Closing this week is Intiman Theatre’s Bulrusher, a mystical play by Eisa Davis about a biracial girl (played by Ayo Tushinde) in the town of Boonville, California, who’s introduced to her Black identity by an out-of-town visitor. The cast features Allyson Brown, Adam Fontana, Reggie Jackson, Charles Leggett, and Christine Pilar. Valerie Curtis-Newton, recipient of this year’s Gregory A. Falls Sustained Achievement Award (just announced today!), directs. All tickets are free for walk-ups, or available in advance for $15.
Short-runs & more this week
Fitting for a date that will long symbolize terror on American soil, tonight Copious holds the second of its Querida Familia fundraiser events for the victims and families of the El Paso shooting tragedy. The main event is a reading of Just Like Us by Karen Zacarias (Native Gardens, Mariela in the Desert), which follows the college dreams of two soon-to-be high school grads: two of them have papers, two of whom are undocumented. The remainder of the night asks audience members to think through what they might do to help immigrants facing persecution in the U.S. Info and RSVP here; donations encouraged at the event.
If humor is your elixir, join the Joketellers Union Comedy Showcase, held every Wednesday night at the Clock-Out Lounge. Hosted by Emmett Montgomery and Brett Hamil, and featuring Seattle’s best pizza (Breezy Town); tonight’s featured artists include poet Sarah Galvin. Admission is $7 at the door; info here.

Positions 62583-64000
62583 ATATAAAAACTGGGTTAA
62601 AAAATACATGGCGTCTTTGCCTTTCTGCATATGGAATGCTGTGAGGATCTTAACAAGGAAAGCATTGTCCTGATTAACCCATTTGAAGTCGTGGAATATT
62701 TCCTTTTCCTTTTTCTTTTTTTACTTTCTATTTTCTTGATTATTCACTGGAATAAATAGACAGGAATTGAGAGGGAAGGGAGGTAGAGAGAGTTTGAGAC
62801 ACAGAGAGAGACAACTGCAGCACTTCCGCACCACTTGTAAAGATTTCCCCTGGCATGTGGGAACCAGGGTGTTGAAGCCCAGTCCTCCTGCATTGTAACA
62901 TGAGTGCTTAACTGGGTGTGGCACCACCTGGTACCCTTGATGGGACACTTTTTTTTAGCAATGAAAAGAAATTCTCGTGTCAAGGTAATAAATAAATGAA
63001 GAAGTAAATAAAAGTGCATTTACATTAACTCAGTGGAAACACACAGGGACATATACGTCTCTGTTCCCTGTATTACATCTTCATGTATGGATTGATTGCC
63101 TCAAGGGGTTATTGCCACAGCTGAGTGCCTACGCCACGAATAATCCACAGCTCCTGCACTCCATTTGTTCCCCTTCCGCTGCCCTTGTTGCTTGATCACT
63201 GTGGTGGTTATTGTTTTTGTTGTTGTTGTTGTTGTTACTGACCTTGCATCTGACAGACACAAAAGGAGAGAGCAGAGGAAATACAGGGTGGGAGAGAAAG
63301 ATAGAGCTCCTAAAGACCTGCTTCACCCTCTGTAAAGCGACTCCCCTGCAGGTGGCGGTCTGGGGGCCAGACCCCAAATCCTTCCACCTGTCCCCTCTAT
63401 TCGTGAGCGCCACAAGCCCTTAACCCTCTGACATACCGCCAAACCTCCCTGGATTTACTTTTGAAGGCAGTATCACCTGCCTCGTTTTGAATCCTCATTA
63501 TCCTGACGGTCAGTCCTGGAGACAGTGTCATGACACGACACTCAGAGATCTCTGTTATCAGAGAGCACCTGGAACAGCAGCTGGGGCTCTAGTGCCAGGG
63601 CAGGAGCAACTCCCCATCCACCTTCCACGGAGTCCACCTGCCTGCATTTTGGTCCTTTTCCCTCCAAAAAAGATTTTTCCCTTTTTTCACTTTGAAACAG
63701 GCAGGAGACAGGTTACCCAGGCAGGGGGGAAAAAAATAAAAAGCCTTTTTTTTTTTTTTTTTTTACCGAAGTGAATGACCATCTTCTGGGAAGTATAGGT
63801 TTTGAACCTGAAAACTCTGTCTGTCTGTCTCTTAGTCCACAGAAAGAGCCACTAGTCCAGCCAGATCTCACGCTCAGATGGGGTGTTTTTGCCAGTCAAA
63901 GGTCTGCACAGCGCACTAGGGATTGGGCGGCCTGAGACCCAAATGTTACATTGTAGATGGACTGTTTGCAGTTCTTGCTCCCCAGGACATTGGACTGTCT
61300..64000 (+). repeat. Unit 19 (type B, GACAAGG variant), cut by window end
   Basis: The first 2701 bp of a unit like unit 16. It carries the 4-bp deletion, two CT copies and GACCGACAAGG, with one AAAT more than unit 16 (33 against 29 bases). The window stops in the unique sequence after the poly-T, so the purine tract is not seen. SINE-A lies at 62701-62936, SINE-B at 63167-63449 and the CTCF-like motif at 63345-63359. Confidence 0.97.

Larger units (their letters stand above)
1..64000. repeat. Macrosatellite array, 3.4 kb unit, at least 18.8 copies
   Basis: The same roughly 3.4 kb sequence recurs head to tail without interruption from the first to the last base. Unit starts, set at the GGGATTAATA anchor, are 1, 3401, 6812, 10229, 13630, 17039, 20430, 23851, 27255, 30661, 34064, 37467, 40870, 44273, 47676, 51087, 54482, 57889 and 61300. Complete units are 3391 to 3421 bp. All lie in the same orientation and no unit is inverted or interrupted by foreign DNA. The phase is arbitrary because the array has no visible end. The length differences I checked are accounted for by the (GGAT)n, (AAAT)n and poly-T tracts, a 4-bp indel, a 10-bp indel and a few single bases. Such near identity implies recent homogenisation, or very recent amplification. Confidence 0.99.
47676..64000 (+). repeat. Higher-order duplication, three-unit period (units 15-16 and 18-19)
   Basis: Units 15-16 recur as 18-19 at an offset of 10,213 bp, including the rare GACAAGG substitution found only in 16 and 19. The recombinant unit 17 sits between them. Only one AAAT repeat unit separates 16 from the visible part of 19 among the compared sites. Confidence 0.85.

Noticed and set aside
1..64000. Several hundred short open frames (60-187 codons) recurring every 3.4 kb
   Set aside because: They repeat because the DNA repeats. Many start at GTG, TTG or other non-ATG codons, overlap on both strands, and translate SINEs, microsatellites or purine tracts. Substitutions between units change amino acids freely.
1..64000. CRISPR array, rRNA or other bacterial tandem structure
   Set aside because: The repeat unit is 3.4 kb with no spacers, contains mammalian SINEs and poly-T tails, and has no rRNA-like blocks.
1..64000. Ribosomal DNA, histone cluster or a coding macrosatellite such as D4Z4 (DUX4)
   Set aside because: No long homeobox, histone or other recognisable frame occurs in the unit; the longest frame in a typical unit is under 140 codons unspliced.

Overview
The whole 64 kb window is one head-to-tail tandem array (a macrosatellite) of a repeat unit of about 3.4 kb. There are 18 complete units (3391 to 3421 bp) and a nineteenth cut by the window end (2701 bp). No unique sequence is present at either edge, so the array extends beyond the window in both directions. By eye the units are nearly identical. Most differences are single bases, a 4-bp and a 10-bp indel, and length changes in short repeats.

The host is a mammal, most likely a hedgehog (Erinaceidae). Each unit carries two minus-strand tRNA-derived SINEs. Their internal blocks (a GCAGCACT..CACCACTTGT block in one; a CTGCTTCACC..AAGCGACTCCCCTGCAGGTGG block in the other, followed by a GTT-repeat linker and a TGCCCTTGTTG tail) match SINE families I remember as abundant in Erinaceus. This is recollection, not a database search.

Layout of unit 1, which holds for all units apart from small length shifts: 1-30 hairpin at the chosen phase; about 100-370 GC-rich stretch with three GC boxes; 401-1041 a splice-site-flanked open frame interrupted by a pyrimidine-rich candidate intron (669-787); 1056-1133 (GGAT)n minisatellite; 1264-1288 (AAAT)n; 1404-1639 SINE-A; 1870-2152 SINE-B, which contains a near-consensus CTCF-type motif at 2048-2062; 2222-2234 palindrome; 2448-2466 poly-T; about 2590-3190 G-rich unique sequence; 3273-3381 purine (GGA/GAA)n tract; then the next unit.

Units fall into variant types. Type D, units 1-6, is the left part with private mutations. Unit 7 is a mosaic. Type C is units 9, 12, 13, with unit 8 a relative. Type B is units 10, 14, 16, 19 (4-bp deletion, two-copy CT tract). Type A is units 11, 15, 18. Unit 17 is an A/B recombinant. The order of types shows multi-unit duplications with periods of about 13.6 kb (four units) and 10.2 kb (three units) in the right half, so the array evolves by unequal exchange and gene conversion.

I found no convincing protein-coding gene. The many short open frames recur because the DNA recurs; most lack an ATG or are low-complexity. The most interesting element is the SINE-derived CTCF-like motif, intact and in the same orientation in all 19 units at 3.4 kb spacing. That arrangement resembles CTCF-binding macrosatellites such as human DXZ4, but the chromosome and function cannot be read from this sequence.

As part of a month-long opening celebration at Town Hall, artist-in-residence HATLO presents Sow Queer, a many-artist showcase of works-in-progress. The 50-or-so artists include Fox Whitney and Alyza DelPan-Monley, and attendees can drop in over a two-hour period. That’s about all we know; but we’ve never been disappointed by works from any of those three artists. Free to attend; info and RSVP here.
Also on Thursday, Annex presents its long-running variety show, Spin the Bottle, which coincides with the Capitol Hill Art Walk. This one includes music, comedy, smut, burlesque; plus a night-cap fairy tale by Bret Fetzer, who has a style all his own. Tickets $10, available here.
The mission of PRICEarts is to empower communities to find freedom through art — and its events generally do just that. In Meet Ava, Ava Gaines and PRICEarts founder Noelle Price take to the Pocket Theater to explore interactive theatre, and promise to leave attendees laughing and wondering why they did this to themselves. From any less an art-filled human than Price, this sounds like a dicey proposition. From her, it’s a good gamble. Tickets $10 ($14 at door), available here.